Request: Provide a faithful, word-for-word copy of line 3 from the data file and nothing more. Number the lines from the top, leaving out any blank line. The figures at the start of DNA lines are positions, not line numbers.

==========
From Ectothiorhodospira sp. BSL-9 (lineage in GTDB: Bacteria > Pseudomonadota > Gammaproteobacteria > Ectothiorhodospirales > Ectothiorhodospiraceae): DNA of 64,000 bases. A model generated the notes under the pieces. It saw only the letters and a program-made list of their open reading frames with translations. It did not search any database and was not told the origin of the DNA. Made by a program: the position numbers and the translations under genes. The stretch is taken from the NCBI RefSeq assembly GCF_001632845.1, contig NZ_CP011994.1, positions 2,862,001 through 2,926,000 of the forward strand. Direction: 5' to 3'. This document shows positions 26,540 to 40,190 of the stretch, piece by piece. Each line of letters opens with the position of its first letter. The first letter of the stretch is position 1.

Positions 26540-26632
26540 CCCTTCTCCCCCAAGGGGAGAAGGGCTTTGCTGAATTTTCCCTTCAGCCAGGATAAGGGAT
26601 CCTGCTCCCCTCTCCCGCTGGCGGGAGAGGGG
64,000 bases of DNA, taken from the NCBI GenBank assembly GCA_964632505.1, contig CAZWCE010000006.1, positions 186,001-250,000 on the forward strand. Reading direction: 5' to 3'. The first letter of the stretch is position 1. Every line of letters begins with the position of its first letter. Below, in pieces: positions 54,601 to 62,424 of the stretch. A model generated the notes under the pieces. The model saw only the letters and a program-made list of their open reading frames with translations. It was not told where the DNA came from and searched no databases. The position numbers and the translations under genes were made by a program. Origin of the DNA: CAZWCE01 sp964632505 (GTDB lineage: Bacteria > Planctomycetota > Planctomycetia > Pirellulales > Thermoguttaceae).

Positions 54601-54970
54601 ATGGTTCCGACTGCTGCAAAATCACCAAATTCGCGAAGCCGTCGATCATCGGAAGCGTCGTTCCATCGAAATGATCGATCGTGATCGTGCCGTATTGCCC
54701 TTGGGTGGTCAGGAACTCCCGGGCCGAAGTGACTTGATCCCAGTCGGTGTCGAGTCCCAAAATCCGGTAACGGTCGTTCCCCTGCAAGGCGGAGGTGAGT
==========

26540 CCCTTCTCCCCCAAGGGGAGAAGGGCTTTGCTGAATTTTCCCTTCAGCCAGGATAAGGGAT